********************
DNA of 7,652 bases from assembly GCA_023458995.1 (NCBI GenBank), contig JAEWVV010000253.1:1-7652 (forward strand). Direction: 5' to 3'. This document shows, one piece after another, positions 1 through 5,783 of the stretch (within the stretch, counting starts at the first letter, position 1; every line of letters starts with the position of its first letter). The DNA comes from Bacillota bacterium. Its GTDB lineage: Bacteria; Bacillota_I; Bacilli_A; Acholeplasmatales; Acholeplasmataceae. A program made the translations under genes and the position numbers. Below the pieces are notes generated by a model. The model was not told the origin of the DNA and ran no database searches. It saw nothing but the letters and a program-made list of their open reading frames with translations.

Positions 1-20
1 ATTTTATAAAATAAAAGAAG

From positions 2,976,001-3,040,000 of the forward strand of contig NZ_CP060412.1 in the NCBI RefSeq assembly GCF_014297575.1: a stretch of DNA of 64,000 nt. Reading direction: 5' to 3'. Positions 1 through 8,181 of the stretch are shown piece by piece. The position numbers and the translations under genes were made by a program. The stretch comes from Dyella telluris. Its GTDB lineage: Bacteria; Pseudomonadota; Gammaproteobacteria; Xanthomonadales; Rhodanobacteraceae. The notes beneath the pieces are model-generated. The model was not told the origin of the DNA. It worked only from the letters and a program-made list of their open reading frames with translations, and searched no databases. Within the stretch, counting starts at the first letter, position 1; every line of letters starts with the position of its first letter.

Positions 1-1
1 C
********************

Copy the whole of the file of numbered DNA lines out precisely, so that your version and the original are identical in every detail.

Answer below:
DNA of 7,652 bases from assembly GCA_023458995.1 (NCBI GenBank), contig JAEWVV010000253.1:1-7652 (forward strand). Direction: 5' to 3'. This document shows, one piece after another, positions 1 through 5,783 of the stretch (within the stretch, counting starts at the first letter, position 1; every line of letters starts with the position of its first letter). The DNA comes from Bacillota bacterium. Its GTDB lineage: Bacteria; Bacillota_I; Bacilli_A; Acholeplasmatales; Acholeplasmataceae. A program made the translations under genes and the position numbers. Below the pieces are notes generated by a model. The model was not told the origin of the DNA and ran no database searches. It saw nothing but the letters and a program-made list of their open reading frames with translations.

Positions 1-20
1 ATTTTATAAAATAAAAGAAG

From positions 2,976,001-3,040,000 of the forward strand of contig NZ_CP060412.1 in the NCBI RefSeq assembly GCF_014297575.1: a stretch of DNA of 64,000 nt. Reading direction: 5' to 3'. Positions 1 through 8,181 of the stretch are shown piece by piece. The position numbers and the translations under genes were made by a program. The stretch comes from Dyella telluris. Its GTDB lineage: Bacteria; Pseudomonadota; Gammaproteobacteria; Xanthomonadales; Rhodanobacteraceae. The notes beneath the pieces are model-generated. The model was not told the origin of the DNA. It worked only from the letters and a program-made list of their open reading frames with translations, and searched no databases. Within the stretch, counting starts at the first letter, position 1; every line of letters starts with the position of its first letter.

Positions 1-1
1 C